Equine drug study leads to rule change
Results from a Western College of Veterinary Medicine (WCVM) study have led to a nation-wide change in Equine Canada-sanctioned competition rules regulating the use of the drug firocoxib in performance horses.
The national equine sport organization’s rule change regarding firocoxib’s use came into effect on Jan. 1, 2016.
Firocoxib is a non-steroidal anti-inflammatory drug (NSAID) that’s used to treat musculoskeletal inflammation and pain in horses.
During their careers, many high-level performance horses sustain injuries that require treatment with an effective anti-inflammatory drug. Even minor inflammation and pain can translate into poor performance, shortened careers and vulnerability to more severe injuries.
Given these consequences, there are many medications used in performance horses — but there is only a short list of such medications permitted for use during Equine Canada-sanctioned competitions. Previously, that list has only included NSAIDs approved for use in Canada, and it didn’t include firocoxib. The drug is approved in the United States where it’s known by its brand names: Equioxx® for horses and Previcox® for dogs. Only Previcox® for dogs is approved in Canada.
Despite its lack of label approval in Canada, veterinarians have found that the canine-approved Previcox® was effective to treat minor pain in horses. While there are several other NSAIDs on the market, veterinarians favour firocoxib in some cases because it has a good safety profile, it’s cost-effective and easy to administer by horse owners.
In most cases, this extra-label use of the drug isn’t a problem. But at the elite performance horse level, such as at Equine Canada-sanctioned events, testing positive for firocoxib resulted in disqualification from the competition and major fines for those responsible for the horse.
With a “zero tolerance” for firocoxib, the detection of any amount of drug in a blood or urine sample from a horse resulted in a violation, explains Dr. Trisha Dowling, a veterinary pharmacologist and professor at the WCVM.
“And as firocoxib is only slowly eliminated from a treated horse in its urine, horses can test “positive” for weeks after discontinuing the treatment,” adds Dowling.
Variations in drug rules between the United States (where firocoxib is permitted by the U.S. Equestrian Federation) and Canada could even be deterring people from participating in Canadian events.
“I know a number of people who just choose to show in the States,” says Dr. Mary Bell, an experienced competitor, veterinarian and former chair of the Equine Canada medication control committee.
“At one time, there were a number of NSAIDs licensed for horses in Canada. Piece by piece they just went off the Canadian market.”
Bell says Equine Canada’s decision to consider the off-label use of a licensed product such as Previcox® was stimulated, in part, because of a series of “drug positives” that resulted from a contaminant present in a compounded oral NSAID that is no longer available as a licensed product in an oral form.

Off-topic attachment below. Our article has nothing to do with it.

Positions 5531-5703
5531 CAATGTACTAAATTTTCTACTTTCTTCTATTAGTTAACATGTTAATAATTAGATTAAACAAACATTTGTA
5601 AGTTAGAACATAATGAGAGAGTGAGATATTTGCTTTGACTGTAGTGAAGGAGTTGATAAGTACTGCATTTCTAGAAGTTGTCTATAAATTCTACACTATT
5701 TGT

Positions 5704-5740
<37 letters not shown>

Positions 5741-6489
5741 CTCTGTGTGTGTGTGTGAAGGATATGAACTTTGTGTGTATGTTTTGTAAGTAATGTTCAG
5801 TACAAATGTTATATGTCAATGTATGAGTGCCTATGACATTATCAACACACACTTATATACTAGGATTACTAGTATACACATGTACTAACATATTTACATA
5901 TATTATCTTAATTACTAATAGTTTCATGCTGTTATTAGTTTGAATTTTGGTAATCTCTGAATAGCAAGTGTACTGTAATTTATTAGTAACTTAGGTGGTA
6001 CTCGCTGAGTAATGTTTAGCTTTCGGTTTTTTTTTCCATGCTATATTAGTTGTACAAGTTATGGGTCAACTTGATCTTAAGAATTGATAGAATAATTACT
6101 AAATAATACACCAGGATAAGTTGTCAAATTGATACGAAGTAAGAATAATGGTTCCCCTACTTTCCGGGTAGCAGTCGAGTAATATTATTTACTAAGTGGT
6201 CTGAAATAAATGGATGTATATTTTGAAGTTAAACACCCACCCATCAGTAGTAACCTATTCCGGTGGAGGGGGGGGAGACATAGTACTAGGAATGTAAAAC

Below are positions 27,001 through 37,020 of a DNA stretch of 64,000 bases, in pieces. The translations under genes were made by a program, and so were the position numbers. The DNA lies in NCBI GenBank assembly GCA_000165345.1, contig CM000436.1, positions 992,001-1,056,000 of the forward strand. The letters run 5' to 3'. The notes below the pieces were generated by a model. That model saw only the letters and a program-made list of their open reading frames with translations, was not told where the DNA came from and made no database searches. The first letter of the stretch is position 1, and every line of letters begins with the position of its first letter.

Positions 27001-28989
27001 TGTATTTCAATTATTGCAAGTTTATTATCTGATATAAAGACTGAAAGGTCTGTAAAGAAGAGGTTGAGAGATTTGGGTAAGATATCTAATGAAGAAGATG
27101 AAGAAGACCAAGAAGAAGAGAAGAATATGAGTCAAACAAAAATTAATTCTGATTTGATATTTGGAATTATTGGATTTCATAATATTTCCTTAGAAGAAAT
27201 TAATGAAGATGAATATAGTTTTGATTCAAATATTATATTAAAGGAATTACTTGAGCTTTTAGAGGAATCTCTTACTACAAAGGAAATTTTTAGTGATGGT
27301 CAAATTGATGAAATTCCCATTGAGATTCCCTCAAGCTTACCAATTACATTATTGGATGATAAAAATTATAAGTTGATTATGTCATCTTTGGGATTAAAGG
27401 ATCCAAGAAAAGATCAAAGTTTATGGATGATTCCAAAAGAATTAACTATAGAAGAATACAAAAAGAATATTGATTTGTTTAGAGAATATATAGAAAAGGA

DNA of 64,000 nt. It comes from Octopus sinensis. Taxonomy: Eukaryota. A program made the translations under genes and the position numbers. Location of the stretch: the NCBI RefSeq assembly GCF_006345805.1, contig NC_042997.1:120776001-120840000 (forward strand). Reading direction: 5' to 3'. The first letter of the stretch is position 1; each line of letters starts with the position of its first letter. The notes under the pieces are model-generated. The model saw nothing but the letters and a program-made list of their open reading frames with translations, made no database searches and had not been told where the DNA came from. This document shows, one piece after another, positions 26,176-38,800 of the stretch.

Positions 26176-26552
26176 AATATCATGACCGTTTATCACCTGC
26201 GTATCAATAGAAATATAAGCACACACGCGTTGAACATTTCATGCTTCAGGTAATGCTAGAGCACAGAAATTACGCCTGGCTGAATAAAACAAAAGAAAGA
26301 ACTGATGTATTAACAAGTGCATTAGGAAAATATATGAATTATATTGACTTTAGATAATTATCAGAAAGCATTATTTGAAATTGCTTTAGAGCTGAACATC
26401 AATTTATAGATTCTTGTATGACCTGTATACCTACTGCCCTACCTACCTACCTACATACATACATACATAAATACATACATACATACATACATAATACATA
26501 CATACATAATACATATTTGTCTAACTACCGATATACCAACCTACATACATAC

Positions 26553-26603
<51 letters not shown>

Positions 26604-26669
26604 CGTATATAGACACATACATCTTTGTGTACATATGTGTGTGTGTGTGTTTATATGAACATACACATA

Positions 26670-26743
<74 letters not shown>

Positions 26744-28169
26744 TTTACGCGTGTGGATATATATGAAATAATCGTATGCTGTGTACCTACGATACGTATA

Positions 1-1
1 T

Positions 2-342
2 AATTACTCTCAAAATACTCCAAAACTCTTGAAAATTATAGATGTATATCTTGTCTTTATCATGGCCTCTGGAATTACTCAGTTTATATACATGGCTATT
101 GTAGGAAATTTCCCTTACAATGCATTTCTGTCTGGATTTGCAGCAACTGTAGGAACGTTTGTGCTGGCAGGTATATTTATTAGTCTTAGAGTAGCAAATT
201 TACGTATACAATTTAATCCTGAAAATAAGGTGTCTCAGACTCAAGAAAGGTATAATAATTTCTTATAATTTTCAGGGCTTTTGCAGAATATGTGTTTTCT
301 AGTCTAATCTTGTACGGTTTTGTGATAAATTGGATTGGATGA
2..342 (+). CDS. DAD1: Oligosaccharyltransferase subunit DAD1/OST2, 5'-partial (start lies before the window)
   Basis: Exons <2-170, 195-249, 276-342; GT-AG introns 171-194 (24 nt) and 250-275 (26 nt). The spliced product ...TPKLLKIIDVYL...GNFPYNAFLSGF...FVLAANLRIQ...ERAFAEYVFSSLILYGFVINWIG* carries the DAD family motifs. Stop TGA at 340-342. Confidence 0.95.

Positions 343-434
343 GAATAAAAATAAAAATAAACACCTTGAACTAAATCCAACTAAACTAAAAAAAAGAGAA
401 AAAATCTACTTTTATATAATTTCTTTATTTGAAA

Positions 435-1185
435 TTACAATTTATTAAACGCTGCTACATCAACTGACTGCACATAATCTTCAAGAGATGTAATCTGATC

With no hope of label approval on the horizon, the only option for Equine Canada regarding firocoxib was to make a rule variation allowing the extra-label use of the canine Previcox® tablets.
“In order to make an exception, what we really needed was the opportunity to have some quantification, some measurement of the urine and plasma concentrations in horses treated with normal doses,” says Bell.
During the summer of 2015, Dowling and veterinary student Jessica Semper conducted a depletion study to determine the concentration of firocoxib in equine urine and plasma after a typical treatment regimen. The project’s data would enable Equine Canada to make an informed decision and to set limits for firocoxib’s use in performance horses. The WCVM study was supported by a grant from Equine Canada’s Equine Medication Control Committee.
The WCVM research team treated 10 light horse mares with one 57-milligram Previcox® tablet per horse each day. After 14 days of treatment (the length of treatment recommended on the drug’s U.S. label for horses), researchers regularly collected blood and urine samples from the horses over a 24-hour period.
The samples were sent to Maxxam Analytics, Equine Canada’s approved drug laboratory, for analysis. Once the WCVM team members completed their interpretation of the resulting drug analysis, Dowling made her recommendation to Equine Canada, which resulted in the rule change permitting the use of firocoxib during Equine Canada-sanctioned competitions.
If firocoxib is administered to horses in excessive doses, violations may be called for exceeding the study-generated threshold concentrations for blood and urine.
Equine Canada’s decision to allow the appropriate extra-label use of the canine Previcox® tablets may help to alleviate the frustration that riders, trainers and owners experience when competing in Canada.
Bell says if a licensed firocoxib product for horses eventually becomes available, off-label use of Previcox® will be no longer be approved by the national organization.
“However, the detection times provided through this study will continue to be very applicable.”
Jessica Semper of Nanaimo, B.C., is a third-year veterinary student who was part of the WCVM’s Undergraduate Summer Research and Leadership program in 2015. Jessica’s story is part of a series of stories written by WCVM summer research students.